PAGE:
Erdoğan calls on United Nations to put pressure on Myanmar government over Rohingya
- Author: Adam Floyd Aug 31, 2017,
Aug 31, 2017, 1:01
Bangladesh has barred thousands of members of the stateless Muslim minority from entering the country since Friday, when fresh fighting broke out between Myanmar's security forces and Rohingya militants in neighbouring Rakhine state leaving at least 110 people dead.
At least 18,500 Rohingya Muslims, many sick and some with bullet wounds, have fled into Bangladesh over the past six days amid renewed fighting in western Myanmar.
Thousands of Rohingya have fled towards Bangladesh, but authorities there have refused to let a lot of them in, with an untold number of people - mainly women and children - stranded along the border zone.
Over 100 people have been killed in clashes with insurgents, Myanmar says, a lot of them militants but also members of the security forces and civilians.
The villagers were caught roughly four kilometres inside Bangladeshi territory en route to a refugee camp in Kutupalong, where thousands of Rohingya live in squalid conditions, said local police chief Abul Khaer.
More than 8,700 Rohingya have fled from Myanmar into Bangladesh since the attacks, Zeid said in a statement.
The government denies full citizenship to Rohingya Muslims, branding them illegal immigrants from Bangladesh.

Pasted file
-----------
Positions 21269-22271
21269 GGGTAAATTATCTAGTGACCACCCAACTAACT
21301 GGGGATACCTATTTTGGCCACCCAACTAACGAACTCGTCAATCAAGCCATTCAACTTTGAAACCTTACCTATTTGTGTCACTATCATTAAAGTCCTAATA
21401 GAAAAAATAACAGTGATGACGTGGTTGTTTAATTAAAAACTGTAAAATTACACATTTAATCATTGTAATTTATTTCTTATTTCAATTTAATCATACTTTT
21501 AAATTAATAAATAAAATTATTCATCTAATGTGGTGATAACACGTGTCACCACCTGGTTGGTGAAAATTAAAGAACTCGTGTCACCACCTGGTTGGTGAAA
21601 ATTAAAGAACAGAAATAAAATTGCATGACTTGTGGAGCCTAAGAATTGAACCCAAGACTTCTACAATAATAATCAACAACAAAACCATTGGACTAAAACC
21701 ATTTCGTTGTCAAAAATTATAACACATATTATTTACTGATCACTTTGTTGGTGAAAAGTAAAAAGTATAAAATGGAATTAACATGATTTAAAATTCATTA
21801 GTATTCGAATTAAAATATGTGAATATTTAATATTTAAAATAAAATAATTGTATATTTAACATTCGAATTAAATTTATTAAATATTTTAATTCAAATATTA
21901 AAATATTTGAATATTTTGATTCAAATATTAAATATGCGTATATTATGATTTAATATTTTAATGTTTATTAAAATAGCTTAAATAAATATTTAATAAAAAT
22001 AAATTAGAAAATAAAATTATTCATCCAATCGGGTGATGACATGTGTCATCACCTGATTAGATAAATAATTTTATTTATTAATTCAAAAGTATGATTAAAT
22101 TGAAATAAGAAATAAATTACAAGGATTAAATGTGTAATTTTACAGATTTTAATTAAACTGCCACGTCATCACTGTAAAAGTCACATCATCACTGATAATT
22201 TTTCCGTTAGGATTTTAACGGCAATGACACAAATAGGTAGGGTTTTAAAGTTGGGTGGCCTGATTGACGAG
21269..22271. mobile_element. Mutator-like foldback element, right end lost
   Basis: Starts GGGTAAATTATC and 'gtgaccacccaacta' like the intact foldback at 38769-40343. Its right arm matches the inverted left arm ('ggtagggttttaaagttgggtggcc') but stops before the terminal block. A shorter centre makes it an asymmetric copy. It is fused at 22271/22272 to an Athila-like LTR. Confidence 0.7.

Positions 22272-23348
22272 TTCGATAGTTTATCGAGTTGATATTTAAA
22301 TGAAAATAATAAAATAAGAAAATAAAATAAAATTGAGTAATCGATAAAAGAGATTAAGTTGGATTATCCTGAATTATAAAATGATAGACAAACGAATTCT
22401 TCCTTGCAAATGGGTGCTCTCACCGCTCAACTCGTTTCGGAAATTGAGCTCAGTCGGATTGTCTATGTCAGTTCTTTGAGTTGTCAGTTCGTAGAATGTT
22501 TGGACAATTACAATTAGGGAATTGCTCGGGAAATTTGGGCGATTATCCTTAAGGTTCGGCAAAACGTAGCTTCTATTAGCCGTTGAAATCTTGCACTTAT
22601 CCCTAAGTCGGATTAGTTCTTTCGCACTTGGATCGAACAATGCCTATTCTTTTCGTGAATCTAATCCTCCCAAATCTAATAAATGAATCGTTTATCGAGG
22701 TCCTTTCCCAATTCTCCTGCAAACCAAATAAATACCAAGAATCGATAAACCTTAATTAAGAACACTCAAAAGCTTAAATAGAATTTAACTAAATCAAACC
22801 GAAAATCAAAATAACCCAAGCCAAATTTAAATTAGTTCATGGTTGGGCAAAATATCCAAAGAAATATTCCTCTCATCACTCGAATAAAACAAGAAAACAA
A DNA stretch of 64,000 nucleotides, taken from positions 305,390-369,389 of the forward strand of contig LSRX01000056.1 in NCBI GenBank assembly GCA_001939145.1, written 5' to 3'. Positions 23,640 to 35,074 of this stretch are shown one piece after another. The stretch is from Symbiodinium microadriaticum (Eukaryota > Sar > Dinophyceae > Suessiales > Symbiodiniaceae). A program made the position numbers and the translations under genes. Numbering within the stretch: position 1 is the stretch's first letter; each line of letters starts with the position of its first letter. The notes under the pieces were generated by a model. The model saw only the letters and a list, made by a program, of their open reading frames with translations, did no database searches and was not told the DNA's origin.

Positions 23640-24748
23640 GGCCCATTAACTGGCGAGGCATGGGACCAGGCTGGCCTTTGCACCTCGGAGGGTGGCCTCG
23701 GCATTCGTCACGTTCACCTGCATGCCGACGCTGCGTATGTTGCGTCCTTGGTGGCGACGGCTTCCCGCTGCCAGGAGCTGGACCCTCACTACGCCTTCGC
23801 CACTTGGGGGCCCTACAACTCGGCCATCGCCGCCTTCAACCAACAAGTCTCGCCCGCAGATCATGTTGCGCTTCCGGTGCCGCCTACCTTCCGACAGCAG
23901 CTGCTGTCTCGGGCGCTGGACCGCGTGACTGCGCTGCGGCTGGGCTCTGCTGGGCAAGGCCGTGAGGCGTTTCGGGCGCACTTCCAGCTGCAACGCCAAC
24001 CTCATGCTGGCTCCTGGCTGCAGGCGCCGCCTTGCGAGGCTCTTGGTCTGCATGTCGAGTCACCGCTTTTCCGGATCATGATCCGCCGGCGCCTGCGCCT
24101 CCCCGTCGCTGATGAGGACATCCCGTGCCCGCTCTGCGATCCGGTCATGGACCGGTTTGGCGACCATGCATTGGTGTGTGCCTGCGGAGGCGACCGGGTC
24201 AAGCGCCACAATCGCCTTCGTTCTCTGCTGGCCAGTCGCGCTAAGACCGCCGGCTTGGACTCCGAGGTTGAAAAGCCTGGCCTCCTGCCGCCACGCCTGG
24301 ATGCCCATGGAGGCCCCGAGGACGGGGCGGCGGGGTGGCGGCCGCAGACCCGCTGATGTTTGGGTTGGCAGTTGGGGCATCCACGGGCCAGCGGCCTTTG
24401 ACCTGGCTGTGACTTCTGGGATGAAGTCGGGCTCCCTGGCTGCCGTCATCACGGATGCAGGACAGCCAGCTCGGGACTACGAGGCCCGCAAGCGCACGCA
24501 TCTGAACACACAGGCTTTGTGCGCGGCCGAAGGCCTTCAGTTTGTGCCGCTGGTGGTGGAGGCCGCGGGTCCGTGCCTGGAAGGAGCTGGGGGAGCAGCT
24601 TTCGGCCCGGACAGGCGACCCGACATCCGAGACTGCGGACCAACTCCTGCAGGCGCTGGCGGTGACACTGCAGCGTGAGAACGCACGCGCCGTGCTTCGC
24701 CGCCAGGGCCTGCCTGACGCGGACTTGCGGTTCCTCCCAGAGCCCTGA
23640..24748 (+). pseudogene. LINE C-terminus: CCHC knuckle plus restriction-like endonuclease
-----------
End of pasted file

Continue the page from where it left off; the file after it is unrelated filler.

"This turn of events is deplorable".
The violence marks a dramatic escalation of a conflict that has simmered since October, when a similar, but much smaller, series of Rohingya attacks on security posts prompted a fierce military response dogged by allegations of human rights abuses.
The Pope and the United Nations are among those urging Myanmar to protect Rohingya civilians from the latest violence.
He went on to say that Myanmar's leader Aung San Suu Kyi is an Islamophobe herself, adding that political parties and organizations have scapegoated the Rohingya Muslim minority to justify "economic hardships and political frustrations" that the country is going through.
"Remote areas of the township are still risky but much of downtown area is under control", he said.
The Information Ministry said Wednesday that 45 homemade bombs were detonated and seven villages, one security post and two neighborhoods in the township of Maungdaw were burned down on Sunday and Monday.
"These are the sort of tactics we've seen before", said Phil Robertson of Human Rights Watch.
The UK on Tuesday urged the UN Security Council to convene to discuss reports of mass civilian casualties after raids by Myanmar security forces against Rohingya fighters.
Home Affairs Minister General Kyaw Swe said construction materials imported by global aid groups to northern Rakhine, such as steel pipes, have been used by insurgents to make weapons.
Wisma Putra also welcomed the release of the final report by the Advisory Commission of Rakhine State, particularly on the issue of human rights and welcomed the Myanmar government's commitment to implement the report's recommendations. "We can not distinguish who are insurgents or who are villagers".More news: Mumbai heeds warning to stay home after worst rain in 12 years